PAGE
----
The center, which opened in 1995, was preceded by a $400 million investment in a single platform and data center. Today, the company is able to extend its reach far beyond the Alleghenys. "The motivation was to provide a platform and a central site where we could make the kinds of investments that were required to have a world-class center and to be able to manage and measure it in a way that made sense,'' says Joseph Guyaux, CEO of PNC Bank's regional consumer bank, which includes the call center. "And [PNC plans] to use that platform to leverage our reach where we would not be limited just by physical buildings."

But PNC is clearly an exception. Experts say that the good news is that after years of fumbling with how to pull together once disparate call centers, bankers are integrating every point of customer contact. The bad news is that most are not ready to capitalize on sales opportunities.

Recent studies have shown many bankers are disappointed because their costs did not drop as they had hoped when they made 24-hour access available. "We've seen that single channel users have been converted into multi-channel users,'' says James B. Moore, president and CEO of Mentis Corp., the Durham, NC-based research firm which has studied bankers' expectations of their call centers. "When you make it more convenient for consumers to transact, they transact more often.''

That lesson is why Moore is convinced that bankers will strategically invest in the call center as the point of integration for all channels--and the launch point for cross-sell efforts. The Tower Group forecasts that spending by bankers alone will top $500 million by 2001. Other experts predict that number will reach $1 billion when all other areas of financial services--from specialty finance companies to insurers--are included.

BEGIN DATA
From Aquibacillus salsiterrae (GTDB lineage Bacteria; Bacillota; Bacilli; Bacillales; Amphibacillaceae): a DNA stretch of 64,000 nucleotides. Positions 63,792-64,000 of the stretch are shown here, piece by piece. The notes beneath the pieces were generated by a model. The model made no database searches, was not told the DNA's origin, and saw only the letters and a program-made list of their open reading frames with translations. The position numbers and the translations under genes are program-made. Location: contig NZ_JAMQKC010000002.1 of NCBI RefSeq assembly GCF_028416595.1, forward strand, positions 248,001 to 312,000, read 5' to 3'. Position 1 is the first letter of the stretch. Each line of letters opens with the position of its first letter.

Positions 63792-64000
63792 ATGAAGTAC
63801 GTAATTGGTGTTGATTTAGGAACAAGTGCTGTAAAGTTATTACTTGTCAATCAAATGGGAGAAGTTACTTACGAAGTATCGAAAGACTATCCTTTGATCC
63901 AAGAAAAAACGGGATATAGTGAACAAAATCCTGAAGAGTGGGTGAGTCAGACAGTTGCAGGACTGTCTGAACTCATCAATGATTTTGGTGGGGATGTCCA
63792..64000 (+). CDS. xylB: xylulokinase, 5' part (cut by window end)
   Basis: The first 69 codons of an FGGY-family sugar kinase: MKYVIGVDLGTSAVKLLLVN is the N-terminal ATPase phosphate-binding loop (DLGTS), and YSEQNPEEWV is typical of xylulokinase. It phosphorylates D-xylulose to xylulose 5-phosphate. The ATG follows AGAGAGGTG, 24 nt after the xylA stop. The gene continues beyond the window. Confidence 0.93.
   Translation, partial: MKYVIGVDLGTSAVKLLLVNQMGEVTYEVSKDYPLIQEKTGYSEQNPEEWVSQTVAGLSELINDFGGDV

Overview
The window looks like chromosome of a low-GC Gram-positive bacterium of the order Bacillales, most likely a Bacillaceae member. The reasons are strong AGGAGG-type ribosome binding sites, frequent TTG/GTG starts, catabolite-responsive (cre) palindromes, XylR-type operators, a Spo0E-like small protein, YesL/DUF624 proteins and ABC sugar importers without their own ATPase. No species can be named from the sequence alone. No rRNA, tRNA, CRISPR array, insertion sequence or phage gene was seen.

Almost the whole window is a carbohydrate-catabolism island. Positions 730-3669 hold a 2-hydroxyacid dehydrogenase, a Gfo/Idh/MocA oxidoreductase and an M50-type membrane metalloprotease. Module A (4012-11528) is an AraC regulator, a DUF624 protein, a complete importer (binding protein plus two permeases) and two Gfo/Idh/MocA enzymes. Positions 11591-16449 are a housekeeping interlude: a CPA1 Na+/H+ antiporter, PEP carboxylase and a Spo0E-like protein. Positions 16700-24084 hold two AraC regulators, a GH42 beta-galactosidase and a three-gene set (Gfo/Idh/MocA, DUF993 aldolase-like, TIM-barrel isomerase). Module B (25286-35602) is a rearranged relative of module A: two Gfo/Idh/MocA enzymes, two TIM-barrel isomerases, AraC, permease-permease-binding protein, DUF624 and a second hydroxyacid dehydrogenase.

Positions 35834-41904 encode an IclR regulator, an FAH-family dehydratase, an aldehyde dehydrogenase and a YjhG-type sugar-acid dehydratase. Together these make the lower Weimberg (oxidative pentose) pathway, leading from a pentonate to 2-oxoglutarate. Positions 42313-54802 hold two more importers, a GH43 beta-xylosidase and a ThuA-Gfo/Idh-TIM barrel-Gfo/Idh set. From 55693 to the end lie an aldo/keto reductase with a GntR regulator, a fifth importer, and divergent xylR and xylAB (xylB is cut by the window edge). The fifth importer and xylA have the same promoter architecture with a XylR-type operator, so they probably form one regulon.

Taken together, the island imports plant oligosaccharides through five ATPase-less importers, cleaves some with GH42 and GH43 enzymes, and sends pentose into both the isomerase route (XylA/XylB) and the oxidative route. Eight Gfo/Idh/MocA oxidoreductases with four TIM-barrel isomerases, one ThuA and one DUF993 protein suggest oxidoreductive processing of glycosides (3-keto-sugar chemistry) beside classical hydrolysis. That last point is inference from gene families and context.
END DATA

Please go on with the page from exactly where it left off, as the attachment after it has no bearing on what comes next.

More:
And experts say the real return on investment will come when financial services companies are able to turn every contact with the customer into a customized sales opportunity. Virtually no one is at that point today. Moreover, they say that most companies have cultural hurdles to

understanding how to measure their return and few are equipped to deal with a fundamental change in the customer relationship. "Most of us never go into a physical outlet today. We deal with our banks through the PC or on the phone.

There is no personal relationship,''

says Deborah Ingram, head of the financial services group at AT&T Call Center Solutions. "If I can't have a personal bond, what I have to do is emulate a personal relationship through the kind of information that helps me really know that customer."


Ingram says that direct channels change both the speed of service and who is in control. "When you have physical branches, you control

the speed of the way I choose to deliver service. When you move to electronic methods, you shift control to the customer and many aren't prepared for that,'' she says.

Mentis' research shows that 71 percent of the largest institutions plan to integrate all their delivery channels through the call center. To do that effectively, Moore says bankers will need to emphasize specialized call center agents to handle specific calls and technologists will need middleware that makes intelligent call routing automatic. "This will be the backbone of the delivery system because it embraces people,'' Moore says. "People sell and people service."

One key indicator of call center performance potential is whether customer service representatives are equipped to respond to calls through the use of tailored scripts. Mentis found that scripting is widespread among institutions of all sizes, but that 62 percent of those scripts were based on product ownership. About one-quarter of those surveyed said they customized the script by segmentation criteria such as age. A scant 8 percent said they based such sales efforts on usage patterns--a practice which experts say